It’s October! The air is becoming crisp, the leaves are changing colors, boots and sweaters are being pulled out from storage… and flu season is right around the corner. Cover your mouth and keep your hands clean for today’s Wacky Word Wednesday, a weekly celebration of the wackiest and most interesting words from around the world!
Today’s definition from TermWiki.com:
unclassified degree given to a student who has fulfilled all graduation requirements, but due to illness, was kept from attending the final examinations
Identified as a British English word in the dictionaries, aegrotat is the only surviving English word derived from the Latin verb aegrotare, which means “to fall ill.” It was first used around the 1860s. The Latin equivalent, aegrotat, is the third person singular of aegrotatare, so it is literally translated into English as “(s)he is sick.”
A quick search on the Internet illustrates that aegrotat is also used in Canada and New Zealand, which, curiously enough, seems to have a number of universities with an established aegrotat policy, including the University of Auckland and Massey University.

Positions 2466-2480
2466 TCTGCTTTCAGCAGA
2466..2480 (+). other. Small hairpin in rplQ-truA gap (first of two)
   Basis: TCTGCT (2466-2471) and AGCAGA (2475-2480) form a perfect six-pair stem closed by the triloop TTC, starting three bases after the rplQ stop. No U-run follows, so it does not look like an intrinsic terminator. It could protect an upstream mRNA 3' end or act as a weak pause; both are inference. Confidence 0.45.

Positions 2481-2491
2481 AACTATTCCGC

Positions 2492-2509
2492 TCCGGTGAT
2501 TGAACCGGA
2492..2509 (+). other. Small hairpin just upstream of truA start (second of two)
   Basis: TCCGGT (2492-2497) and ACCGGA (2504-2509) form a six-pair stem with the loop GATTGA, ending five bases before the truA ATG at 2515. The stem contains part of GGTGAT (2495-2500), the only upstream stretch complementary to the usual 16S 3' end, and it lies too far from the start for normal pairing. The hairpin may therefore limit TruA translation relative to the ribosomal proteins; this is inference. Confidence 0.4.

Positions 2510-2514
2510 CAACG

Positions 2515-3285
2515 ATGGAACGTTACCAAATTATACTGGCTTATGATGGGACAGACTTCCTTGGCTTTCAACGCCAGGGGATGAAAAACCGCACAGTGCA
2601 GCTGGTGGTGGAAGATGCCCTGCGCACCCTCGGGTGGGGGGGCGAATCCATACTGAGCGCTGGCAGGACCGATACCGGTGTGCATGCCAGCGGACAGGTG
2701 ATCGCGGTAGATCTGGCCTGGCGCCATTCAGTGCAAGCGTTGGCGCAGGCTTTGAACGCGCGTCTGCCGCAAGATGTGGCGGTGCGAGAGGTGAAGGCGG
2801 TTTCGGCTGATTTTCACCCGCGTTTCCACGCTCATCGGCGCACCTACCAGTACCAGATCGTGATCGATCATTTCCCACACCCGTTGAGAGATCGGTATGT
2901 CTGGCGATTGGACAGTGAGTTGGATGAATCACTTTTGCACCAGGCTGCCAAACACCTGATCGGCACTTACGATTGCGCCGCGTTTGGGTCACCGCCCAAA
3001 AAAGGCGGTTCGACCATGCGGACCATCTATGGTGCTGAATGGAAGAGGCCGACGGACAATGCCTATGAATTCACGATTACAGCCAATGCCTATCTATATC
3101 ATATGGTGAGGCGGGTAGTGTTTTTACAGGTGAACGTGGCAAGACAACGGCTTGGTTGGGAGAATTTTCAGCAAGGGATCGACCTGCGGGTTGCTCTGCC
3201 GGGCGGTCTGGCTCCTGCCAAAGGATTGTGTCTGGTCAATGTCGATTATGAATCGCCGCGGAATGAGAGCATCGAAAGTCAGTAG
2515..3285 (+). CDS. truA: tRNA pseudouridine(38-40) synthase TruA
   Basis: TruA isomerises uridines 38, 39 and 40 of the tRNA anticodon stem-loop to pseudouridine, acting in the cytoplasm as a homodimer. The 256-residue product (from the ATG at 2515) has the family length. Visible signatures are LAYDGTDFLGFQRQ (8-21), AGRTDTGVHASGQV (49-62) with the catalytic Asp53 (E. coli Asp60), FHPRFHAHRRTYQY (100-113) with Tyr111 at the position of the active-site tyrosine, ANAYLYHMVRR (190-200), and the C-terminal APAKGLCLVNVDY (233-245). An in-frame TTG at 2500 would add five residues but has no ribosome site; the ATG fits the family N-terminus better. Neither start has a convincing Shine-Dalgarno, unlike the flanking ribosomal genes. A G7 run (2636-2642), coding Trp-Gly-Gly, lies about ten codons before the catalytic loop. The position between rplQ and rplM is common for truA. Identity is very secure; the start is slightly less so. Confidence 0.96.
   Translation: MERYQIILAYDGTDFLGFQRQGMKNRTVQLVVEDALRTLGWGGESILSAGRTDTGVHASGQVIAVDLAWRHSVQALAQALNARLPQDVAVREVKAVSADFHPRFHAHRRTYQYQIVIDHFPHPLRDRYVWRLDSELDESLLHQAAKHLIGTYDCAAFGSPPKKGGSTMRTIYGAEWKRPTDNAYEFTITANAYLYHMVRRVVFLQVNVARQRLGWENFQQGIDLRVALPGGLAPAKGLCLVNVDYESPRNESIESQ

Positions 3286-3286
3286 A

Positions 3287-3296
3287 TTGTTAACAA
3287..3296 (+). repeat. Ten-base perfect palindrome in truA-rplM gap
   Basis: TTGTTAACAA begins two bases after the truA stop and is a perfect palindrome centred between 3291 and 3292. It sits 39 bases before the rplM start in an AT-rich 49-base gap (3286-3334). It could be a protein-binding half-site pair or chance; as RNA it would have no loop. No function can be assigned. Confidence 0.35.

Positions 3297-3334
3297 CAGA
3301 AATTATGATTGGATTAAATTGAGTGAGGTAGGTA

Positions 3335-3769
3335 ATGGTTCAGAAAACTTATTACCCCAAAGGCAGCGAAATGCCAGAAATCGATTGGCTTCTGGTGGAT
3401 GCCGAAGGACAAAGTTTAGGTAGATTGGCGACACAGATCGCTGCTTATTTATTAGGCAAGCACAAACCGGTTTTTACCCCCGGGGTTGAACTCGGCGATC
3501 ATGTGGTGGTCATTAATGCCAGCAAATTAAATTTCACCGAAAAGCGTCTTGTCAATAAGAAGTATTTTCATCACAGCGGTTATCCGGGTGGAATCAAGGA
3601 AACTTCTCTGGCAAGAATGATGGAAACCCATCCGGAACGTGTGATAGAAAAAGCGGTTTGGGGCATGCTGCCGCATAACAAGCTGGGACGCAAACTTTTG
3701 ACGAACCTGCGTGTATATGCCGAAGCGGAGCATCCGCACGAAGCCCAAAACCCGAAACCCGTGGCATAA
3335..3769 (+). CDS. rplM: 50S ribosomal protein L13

In some dictionaries, like the Merriam-Webster, an aegrotat is also defined as the medical certificate that testified a student’s illness and the inability to attend lectures or examinations…so the equivalent of a doctor’s note. Now if only we had a doctor’s note that would land us a promotion in the office!
Below are some sentence examples to help you better understand aegrotat:
- More than 4500 Canterbury University students have sought aegrotat assessments because of the earthquakes. (The Press)
- Hernando tried to wangle a passing grade out of his chem professor, but she informed him that aegrotats are only acceptable in Britain. (QuotidianWord)
- My aegrotat allowed me to graduate from university even though I missed two months of my final semester due to being “bedridden by mono”. I love doctors you can pay off. (QuotidianWord)
Stay tuned for next week’s Wacky Word Wednesday!
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